2020 Census Delays and the Impact on Redistricting


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Note: The United State Supreme Court, on October 13, 2020, granted the Department of Commerce’s application for a stay which blocks the Northern District Court’s September 24 Order requiring the census count to continue through until October 31. The Supreme Court's ruling stops the order and allows the Commerce Department to end the 2020 census pending the Ninth Circuit's ruling on the matter.

The Census Bureau has announced that the self-response and field data collection operations for the 2020 Census will end on October 15, 2020. The statutory deadline for reporting the tabulation of the total population to the President is December 31, 2020, however, it’s still not clear when data for reapportionment and for redistricting will be released.

On April 13, 2020 , the U.S. Census Bureau had announced that both self-response and field data collection were delayed and would end by October 31 due to the COVID-19 pandemic. The April 13 announcement included a request to Congress for authority to delay the release of census data to be used for congressional apportionment by 120 days, to April 30, 2021, and census data to be used for redistricting by 120 days as well, to July 31, 2021.

Information provided below was developed with the requested delays in mind. It is unclear whether Congress will take action on the delays.


The U.S. Census Bureau on April 13, 2020, delayed its field operations by about 90 days due to the COVID-19 pandemic, and at the same time asked Congress for authority to delay the release of census data by 120 days. If granted, the delay would be the first in at least 100 years. The requested delay in releasing data stems from the delay in field operations and relates to two federally mandated deadlines:

  • Under current law, data to be used for reapportioning districts in the U.S. House of Representatives is to be delivered to the president by Dec. 31, 2020 (13 U.S.C. § 141). This data determines how many congressional seats each state will have for the following 10 years. The request would delay this deadline until April 30, 2021.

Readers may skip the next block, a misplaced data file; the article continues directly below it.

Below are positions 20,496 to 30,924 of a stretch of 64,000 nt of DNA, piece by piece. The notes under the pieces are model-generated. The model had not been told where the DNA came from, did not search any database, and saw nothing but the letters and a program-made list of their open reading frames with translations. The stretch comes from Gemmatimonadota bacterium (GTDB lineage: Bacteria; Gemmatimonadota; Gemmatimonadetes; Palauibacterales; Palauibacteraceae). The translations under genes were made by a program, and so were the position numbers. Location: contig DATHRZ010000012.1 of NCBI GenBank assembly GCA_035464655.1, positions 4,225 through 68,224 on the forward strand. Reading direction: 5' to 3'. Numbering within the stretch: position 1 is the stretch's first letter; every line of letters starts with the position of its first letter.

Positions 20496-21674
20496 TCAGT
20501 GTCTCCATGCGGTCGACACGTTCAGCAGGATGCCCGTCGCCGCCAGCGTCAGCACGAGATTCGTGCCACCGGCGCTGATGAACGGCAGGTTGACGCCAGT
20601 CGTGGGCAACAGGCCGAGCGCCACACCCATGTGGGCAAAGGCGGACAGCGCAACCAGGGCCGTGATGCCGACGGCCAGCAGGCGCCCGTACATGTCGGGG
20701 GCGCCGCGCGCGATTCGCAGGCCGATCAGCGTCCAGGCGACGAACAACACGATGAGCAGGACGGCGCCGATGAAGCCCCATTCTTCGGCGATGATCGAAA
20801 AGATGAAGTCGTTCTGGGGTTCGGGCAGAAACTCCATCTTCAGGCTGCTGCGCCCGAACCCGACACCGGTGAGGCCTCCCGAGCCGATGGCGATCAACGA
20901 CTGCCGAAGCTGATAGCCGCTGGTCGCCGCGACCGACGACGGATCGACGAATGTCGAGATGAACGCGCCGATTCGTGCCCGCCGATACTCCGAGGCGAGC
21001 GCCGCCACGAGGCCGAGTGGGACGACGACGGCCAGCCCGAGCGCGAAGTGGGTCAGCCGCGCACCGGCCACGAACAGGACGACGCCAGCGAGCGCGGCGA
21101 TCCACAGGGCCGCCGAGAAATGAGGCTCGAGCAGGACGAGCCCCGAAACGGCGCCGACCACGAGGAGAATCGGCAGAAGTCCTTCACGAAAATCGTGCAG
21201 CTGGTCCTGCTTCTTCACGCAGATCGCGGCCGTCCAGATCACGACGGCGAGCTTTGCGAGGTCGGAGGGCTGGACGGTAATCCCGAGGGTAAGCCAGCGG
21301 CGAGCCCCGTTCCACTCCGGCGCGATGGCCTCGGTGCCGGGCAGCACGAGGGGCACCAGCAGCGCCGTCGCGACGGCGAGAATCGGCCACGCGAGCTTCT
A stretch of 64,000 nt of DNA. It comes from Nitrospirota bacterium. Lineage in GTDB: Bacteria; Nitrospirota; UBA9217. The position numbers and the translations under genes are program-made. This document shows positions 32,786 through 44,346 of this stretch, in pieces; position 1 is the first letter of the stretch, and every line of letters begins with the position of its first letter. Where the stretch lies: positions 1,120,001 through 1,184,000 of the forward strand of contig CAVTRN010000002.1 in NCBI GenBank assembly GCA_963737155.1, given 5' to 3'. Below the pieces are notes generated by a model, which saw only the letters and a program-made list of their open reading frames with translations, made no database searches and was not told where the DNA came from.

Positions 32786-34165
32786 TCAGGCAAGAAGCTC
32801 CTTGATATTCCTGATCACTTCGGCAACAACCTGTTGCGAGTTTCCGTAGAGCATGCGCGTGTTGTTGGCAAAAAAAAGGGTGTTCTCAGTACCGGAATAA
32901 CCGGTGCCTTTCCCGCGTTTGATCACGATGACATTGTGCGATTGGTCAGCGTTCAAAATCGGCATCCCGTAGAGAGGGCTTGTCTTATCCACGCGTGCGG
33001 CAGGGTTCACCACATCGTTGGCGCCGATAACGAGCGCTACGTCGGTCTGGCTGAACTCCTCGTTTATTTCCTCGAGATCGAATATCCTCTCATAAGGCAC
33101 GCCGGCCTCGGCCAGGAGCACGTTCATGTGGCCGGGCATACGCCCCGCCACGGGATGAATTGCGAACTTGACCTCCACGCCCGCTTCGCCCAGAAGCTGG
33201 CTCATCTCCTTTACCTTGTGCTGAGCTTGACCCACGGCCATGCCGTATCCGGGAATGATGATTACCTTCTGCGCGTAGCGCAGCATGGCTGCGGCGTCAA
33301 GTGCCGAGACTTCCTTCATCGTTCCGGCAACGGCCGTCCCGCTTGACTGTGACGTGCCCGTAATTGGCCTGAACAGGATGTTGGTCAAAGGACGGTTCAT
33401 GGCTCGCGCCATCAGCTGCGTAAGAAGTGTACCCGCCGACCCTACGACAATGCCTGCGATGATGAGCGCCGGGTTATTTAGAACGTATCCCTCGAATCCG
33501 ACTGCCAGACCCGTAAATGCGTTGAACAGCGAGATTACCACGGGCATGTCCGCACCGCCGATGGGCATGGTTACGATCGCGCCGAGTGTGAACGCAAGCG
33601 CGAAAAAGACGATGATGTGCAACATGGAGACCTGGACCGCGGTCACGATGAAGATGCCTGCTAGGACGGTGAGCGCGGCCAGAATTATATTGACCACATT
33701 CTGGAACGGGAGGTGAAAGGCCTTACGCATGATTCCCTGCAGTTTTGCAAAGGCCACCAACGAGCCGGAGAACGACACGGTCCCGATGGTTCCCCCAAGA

• Under current law, data to be used by the states for redistricting legislative and congressional seats is due to the states no later than March 31, 2021 (13 U.S.C. § 141). In previous decades, this data has been provided to the states on a rolling basis, starting at least six weeks prior to the deadline. The request would delay this deadline until July 31, 2021.

Congress will decide whether to grant the request for these delays. Its considerations may include:

  • Whether the data release dates can be moved up without jeopardizing health and safety, or the quality and accuracy, of the data.
  • Whether the rollout of state data will occur over the course of six weeks leading up to the July 31, 2021, deadline, or if it needs to be statutorily set.
  • What impact these delays will have on the states.

In all states, a delay in the release of data will compress the timeline for redistricting. For some states, the requested delays would be uncomfortable; for others, the delays would mean deadlines that are established in state constitutions or statutes will be impossible to meet. States that will have the most difficulty with the requested delays include:

  • Two states that have legislative elections scheduled in November 2021 (New Jersey and Virginia).
  • Six states with constitutional redistricting deadlines in 2021 (California, Colorado, Ohio, Missouri, South Dakota and Maine).
  • Four states with statutory redistricting deadlines in 2021 (Delaware, Iowa, Vermont and Washington).
  • Fourteen states with constitutions calling for redistricting in the year after the census, effectively meaning in 2021 (Alabama, Arkansas, Connecticut, Illinois, Indiana, Louisiana, Massachusetts, Michigan, Nevada, New Hampshire, North Dakota, Oklahoma, Oregon and Wisconsin).

Note that in most states, the regularly scheduled legislative session for 2021 is anticipated to end well before July 31.  

This webpage addresses the following topics each in its own accordion folder:

States With Legislative Elections Regularly Scheduled for November 2021

Two states, New Jersey (N.J. Const., Art. IV, Sec. III, Para. 1) and Virginia (Va. Const. Art. II, Section 6), have legislative elections scheduled for November 2021. In previous decades, any states with November legislative elections have received their data earlier than other states so they could complete legislative redistricting in time for candidate filing.